On December 22, 2020, the Department of Labor (“DOL”) issued a long-awaited final rule regarding tip pooling for hospitality business employees. The new rule removes a prior regulation prohibiting “nontraditional” tip pools, which includes employees who are not regularly tipped. Under the new rule, an employer who both pays its staff a standard minimum wage and does not take a tip credit against the minimum wage obligation may now include employees who do not customarily and regularly receive tips, such as cooks and dishwashers, in mandatory tip pooling arrangements.
In this new rule, the DOL also:
- provides that an employer may continue to take tip credit for employees in a tipped occupation when those employees perform related non-tipped duties either at the same time as the tipped duties or for a reasonable time before or after the tipped duties;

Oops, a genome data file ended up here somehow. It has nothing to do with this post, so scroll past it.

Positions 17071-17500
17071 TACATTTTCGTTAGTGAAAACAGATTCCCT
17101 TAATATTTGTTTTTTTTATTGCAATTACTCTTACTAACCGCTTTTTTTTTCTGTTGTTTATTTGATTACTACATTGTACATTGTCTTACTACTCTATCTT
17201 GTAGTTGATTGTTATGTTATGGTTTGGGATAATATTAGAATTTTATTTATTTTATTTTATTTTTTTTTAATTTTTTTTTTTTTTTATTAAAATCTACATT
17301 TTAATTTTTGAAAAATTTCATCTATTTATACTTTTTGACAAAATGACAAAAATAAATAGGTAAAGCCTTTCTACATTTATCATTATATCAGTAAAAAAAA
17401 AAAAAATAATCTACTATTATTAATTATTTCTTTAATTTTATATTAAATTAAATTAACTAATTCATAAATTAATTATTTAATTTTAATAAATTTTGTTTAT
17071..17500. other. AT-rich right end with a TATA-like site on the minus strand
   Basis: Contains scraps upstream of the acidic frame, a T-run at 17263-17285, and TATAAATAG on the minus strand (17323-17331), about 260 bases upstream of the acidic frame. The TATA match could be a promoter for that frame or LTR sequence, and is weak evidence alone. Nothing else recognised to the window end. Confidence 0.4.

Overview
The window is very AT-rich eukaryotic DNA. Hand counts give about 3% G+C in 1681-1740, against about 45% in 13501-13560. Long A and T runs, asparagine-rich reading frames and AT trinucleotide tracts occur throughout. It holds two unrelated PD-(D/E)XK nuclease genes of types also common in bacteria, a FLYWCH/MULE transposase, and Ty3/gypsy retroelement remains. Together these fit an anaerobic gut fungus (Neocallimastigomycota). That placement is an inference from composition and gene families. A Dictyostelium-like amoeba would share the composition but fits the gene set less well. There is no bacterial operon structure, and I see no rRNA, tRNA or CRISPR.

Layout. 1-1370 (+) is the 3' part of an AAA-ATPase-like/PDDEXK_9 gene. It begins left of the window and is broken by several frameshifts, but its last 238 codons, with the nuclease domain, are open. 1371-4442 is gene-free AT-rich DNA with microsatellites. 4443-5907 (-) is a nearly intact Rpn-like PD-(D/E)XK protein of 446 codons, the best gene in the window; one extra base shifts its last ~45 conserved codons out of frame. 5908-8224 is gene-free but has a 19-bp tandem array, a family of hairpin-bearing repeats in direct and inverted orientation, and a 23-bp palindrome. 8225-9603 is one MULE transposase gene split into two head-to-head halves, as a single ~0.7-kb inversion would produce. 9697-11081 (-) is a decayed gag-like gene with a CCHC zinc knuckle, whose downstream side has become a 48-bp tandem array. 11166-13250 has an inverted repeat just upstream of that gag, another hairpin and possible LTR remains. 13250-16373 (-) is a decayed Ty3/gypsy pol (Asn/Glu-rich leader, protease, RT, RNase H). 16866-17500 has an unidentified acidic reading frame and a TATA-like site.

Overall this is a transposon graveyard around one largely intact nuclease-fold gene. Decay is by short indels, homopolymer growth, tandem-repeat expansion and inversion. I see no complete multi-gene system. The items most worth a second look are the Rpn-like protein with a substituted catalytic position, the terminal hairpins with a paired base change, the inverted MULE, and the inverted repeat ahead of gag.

- prohibits employers from keeping employees’ tips for any purpose, this includes prohibiting managers and supervisors from keeping or receiving tips meant for employees;
- states that an employer must distribute employees’ tips on the regular payday or, in certain cases, as soon as practicable after the regular payday;
- requires employers who do not take a tip credit but still collect employees’ tips in order to operate a mandatory tip pool to maintain records identifying each employee who receives tips, in addition to the weekly or monthly amount of tips received by each employee.
While this rule will not become effective for at least 60 days, it is important for employers to begin implementing these changes in anticipation of the effective date.
Employers need to be aware that some states impose their own rules for tips, and those rules may take precedence over the federal rules.
For more information, please contact your Labor & Employment law counsel at Smith, Gambrell, & Russell, LLP.